European controversy eases post-Covid-19

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The number of infections and deaths from nCoV is declining in Europe, causing many water to begin to be blockaded, but the extent to which it is not yet unified.

After weeks of tension like the Covid-19, London the past week began to gradually salvage the ambulance. The British capital recently recorded only a few deaths because of nCoV each day, while new infections were also low.

A shopping area in Paris, France. Photo: NYTimes.

A shopping area in Paris, France. Photo: NYTimes.

Similar drastic reductions have also been recorded in other European capitals, from Paris to Rome, Berlin or Madrid. A psychological relief is forming but comes with that fear that if the water is too excited to open the economy, the risk of exacerbations of a second wave of infection is enormous.

“I am afraid that this good news can lead to complacency, hovering, making the second wave of infection,” Mayor of London Sadiq Khan said.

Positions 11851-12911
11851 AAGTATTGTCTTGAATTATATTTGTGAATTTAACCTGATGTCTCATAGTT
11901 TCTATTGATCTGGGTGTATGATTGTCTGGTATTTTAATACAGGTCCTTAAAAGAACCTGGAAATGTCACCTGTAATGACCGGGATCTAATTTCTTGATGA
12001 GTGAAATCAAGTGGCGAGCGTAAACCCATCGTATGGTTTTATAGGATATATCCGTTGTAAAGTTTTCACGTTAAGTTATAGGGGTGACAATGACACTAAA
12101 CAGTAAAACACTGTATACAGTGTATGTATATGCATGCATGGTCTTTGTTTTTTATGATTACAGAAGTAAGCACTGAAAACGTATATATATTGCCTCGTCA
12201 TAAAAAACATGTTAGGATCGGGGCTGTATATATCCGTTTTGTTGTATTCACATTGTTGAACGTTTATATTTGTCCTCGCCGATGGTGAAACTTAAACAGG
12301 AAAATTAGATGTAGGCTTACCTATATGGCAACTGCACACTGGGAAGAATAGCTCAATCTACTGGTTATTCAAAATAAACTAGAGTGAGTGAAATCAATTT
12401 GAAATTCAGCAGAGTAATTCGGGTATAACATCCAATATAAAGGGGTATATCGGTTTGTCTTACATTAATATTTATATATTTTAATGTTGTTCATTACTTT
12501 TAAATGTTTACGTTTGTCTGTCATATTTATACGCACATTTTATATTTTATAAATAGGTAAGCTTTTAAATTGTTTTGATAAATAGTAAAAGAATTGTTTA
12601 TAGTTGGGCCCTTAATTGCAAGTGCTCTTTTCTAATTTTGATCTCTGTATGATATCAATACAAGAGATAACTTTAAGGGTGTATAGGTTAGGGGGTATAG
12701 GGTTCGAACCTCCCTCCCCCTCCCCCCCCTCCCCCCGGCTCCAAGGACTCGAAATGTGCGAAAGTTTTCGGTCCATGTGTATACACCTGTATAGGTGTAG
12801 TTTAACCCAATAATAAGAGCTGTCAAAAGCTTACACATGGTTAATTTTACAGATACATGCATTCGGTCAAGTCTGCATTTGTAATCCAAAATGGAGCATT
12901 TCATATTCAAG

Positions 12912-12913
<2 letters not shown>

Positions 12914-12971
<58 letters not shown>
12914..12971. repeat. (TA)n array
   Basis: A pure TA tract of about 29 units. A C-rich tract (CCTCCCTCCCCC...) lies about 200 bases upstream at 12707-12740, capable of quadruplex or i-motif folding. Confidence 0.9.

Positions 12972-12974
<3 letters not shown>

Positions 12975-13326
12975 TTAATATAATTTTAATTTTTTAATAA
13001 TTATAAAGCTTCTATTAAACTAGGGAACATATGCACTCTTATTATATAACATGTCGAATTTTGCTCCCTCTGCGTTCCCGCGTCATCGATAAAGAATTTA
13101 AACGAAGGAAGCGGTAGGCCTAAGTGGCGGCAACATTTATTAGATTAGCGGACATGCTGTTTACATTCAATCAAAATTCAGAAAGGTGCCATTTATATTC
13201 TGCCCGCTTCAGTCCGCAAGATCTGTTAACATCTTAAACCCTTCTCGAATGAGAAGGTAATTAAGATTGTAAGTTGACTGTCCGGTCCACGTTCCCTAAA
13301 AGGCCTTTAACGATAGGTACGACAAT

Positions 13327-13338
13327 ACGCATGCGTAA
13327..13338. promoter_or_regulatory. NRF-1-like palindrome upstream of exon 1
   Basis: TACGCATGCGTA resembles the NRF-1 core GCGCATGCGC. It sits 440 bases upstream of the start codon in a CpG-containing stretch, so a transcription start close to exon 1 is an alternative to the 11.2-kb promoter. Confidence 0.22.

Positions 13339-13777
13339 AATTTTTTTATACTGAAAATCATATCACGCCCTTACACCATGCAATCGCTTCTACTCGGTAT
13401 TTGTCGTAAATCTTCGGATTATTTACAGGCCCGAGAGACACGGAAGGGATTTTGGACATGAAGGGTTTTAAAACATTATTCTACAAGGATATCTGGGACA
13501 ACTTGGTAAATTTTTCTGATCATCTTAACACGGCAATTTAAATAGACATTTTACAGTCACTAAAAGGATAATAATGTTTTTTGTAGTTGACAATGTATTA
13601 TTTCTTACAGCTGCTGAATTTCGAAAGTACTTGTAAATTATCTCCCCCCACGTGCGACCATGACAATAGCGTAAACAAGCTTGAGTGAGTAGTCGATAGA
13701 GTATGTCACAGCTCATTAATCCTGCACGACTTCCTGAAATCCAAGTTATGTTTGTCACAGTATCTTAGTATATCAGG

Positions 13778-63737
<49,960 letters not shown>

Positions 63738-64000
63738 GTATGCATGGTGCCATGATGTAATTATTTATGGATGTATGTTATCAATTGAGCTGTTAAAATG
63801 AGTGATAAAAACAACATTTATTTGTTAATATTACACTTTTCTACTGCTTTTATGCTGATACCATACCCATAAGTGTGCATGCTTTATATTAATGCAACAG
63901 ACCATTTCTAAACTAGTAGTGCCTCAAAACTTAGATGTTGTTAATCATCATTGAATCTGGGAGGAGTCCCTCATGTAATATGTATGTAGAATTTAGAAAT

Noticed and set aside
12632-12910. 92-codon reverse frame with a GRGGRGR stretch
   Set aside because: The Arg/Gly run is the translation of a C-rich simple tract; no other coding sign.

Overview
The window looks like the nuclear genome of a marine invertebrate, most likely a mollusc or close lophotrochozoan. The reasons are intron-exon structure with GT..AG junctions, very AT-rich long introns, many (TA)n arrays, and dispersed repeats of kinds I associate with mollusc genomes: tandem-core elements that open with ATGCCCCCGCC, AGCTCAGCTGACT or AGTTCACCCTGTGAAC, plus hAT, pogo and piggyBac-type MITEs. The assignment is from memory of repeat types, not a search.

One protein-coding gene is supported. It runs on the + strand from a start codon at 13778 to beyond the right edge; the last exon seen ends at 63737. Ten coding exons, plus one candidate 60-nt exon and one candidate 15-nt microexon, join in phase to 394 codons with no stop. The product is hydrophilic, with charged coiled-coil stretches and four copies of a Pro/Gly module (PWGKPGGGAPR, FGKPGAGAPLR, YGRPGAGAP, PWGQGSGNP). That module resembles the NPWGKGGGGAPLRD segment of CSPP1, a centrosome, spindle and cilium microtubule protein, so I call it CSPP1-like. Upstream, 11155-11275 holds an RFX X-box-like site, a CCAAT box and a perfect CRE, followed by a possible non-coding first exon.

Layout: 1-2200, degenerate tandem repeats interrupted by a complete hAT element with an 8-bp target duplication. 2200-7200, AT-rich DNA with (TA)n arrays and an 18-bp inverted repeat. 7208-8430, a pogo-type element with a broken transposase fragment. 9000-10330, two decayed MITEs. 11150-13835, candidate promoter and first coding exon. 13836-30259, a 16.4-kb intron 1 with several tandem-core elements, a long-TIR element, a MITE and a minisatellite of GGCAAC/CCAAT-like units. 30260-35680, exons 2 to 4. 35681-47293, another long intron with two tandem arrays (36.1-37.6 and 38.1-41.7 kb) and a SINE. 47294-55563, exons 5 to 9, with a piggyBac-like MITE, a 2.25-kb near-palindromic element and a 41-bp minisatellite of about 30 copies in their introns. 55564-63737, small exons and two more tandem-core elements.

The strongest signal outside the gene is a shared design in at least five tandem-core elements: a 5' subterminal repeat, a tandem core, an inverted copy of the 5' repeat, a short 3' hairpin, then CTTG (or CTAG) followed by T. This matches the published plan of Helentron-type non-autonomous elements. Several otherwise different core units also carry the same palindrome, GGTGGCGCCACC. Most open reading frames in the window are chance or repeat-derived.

It causes the number of infections to decline differently. Some cities such as London or Paris, which are attacked by the virus very early, have reduced the rate of spread by two months of suffocation blockade. Places such as Rome or Berlin are less heavily affected than other cities in their own countries. Madrid, despite the decline in deaths and infection, remained the centre of Spain.

The common point of these cities is that they are all in front of the decision to loosen the ways of community discrimination. The increasing pressure involved in resuing normal life continued to further complicate the debate that leaders should quickly loosen the restriction not, when other places of the country have not completely controlled the epidemic.